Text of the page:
Cold emailing is an art all in itself. It is distinctly different from email marketing. Email marketing is a message that is typically sent out to people who have actively signed up to receive emails from you. Cold emailing is when you send out requests to people and businesses that do not know you and are not expecting the email from you. There are many ways to do this successfully and each way depends on your desired reaction and the person you are sending the message to. Here are five tips to consider when you are crafting the perfect cold email.

Put a lot of thought in to your subject line.

The subject line is your first opportunity to make a great first impression. It can also be your first opportunity to make a mediocre first impression. Making a mediocre first impression is the quickest way to get someone to delete your email before reading it. If you do not have a relevant and catchy subject line, it is easy to wind up in the delete bin. Like many things in life, you never get a second chance to make a first impression. If you use this subject line to make a good impression it sets the mood and the tone for the rest of your email.

Get to the point

Immediately state who you are and what organization you are representing. I find it helpful to look something up from the persons’ website or blog and mention it in the email. If they are active on Twitter, I mention how I like what they share. This shows them you are taking some time to investigate them individually and not just sending out the same email to 100 people. Remember the reader may not read the entire email. They will probably glance quickly through the email to see if it is worth their time to read it in its entirety. Get to the point, make that good first impression and they are much more likely to continue reading your entire pitch.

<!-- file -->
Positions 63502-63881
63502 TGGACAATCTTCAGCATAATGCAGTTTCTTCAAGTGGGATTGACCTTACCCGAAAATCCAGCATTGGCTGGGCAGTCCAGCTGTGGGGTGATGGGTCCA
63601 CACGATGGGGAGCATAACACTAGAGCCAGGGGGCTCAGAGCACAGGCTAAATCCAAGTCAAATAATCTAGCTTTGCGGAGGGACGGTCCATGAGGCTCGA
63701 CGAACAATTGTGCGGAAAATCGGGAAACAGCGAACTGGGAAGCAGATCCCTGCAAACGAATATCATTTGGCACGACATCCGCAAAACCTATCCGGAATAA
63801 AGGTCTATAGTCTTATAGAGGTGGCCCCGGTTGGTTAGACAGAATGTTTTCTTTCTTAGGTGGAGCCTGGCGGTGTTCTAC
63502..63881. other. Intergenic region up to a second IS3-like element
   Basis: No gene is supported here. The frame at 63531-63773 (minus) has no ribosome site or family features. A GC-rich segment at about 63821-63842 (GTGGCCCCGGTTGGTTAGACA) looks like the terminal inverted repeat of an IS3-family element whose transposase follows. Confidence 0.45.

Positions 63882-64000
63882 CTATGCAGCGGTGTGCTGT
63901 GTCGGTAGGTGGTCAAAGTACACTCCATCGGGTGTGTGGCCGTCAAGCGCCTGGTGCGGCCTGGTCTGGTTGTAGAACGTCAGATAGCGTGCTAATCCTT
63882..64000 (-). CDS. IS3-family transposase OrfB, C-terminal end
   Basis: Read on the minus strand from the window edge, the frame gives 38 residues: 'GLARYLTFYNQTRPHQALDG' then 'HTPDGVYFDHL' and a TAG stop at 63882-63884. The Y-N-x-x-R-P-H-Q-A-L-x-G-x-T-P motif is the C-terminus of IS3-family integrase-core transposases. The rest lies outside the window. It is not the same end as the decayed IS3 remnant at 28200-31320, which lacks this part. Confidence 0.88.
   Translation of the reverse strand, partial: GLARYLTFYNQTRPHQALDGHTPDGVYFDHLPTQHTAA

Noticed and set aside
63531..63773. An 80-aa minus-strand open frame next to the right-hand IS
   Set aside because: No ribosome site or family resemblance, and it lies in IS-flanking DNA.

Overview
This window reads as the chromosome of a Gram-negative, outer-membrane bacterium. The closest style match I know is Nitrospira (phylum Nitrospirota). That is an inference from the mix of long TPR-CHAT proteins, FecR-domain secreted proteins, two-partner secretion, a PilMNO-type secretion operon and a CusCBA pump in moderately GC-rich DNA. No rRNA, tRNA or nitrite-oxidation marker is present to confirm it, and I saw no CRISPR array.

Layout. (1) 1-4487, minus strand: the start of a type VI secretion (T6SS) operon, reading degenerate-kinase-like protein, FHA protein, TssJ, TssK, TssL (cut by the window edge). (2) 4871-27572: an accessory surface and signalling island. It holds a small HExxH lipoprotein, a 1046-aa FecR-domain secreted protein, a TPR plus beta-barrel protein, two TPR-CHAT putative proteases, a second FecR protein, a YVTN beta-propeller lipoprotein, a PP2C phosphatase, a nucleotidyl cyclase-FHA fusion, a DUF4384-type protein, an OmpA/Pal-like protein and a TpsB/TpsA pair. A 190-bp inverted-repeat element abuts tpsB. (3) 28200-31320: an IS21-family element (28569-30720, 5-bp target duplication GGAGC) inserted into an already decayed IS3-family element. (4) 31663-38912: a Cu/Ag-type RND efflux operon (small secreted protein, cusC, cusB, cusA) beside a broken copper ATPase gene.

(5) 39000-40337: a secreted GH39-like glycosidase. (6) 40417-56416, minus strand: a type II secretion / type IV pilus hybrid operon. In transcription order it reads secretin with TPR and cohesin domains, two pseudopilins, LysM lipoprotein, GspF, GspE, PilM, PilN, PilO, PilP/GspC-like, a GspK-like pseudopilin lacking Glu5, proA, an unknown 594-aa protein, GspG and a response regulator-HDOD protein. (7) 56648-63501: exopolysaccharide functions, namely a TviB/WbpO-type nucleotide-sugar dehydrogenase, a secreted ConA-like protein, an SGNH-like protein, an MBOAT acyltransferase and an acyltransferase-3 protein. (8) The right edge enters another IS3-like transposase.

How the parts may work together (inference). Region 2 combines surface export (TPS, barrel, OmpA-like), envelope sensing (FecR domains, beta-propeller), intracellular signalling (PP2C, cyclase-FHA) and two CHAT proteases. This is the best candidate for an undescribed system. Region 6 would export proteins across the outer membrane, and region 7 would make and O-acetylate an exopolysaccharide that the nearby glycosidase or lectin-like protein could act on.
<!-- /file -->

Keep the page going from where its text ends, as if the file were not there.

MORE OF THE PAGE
Tell them what you can do for them.

Focus your message on what you can do for them, not what you want them to do for you. Remember the point of this email is to get the person on the other end to read the entire email and take the desired action. If you want them to become interested in what you have to say, you need to quickly tell them what is in it for them. Otherwise they may never get to your call to action.

Grammar Matters

Proper punctuation and correct grammar still matter. Even in the age of texting and Twitter, grammar still matters. It does not matter so much because a potential client will not buy from you if you have a typo in an email. The biggest downside is that it gives them an opportunity to exclude you, especially early on in the email. Remember people will frequently scan an email quickly to determine if they want to read the email in detail. If they can spot a typo in the first few sentences or the subject line, it does not establish the type of credibility that is conducive to persuading the reader to take your desired action.

Call to action.

Having a call to action is essential to any message. The purpose of your email may not always be to get someone to buy something. It might be to get someone to follow you on social media, to sign up for a conference, to watch a webinar, to allow you to be a guest writer on their blog, etc. If you do all of the above things absolutely perfect your email will still fail if you do not let the reader know what it is you want them to do. The call to action is essentially why you are sending the email in the first place.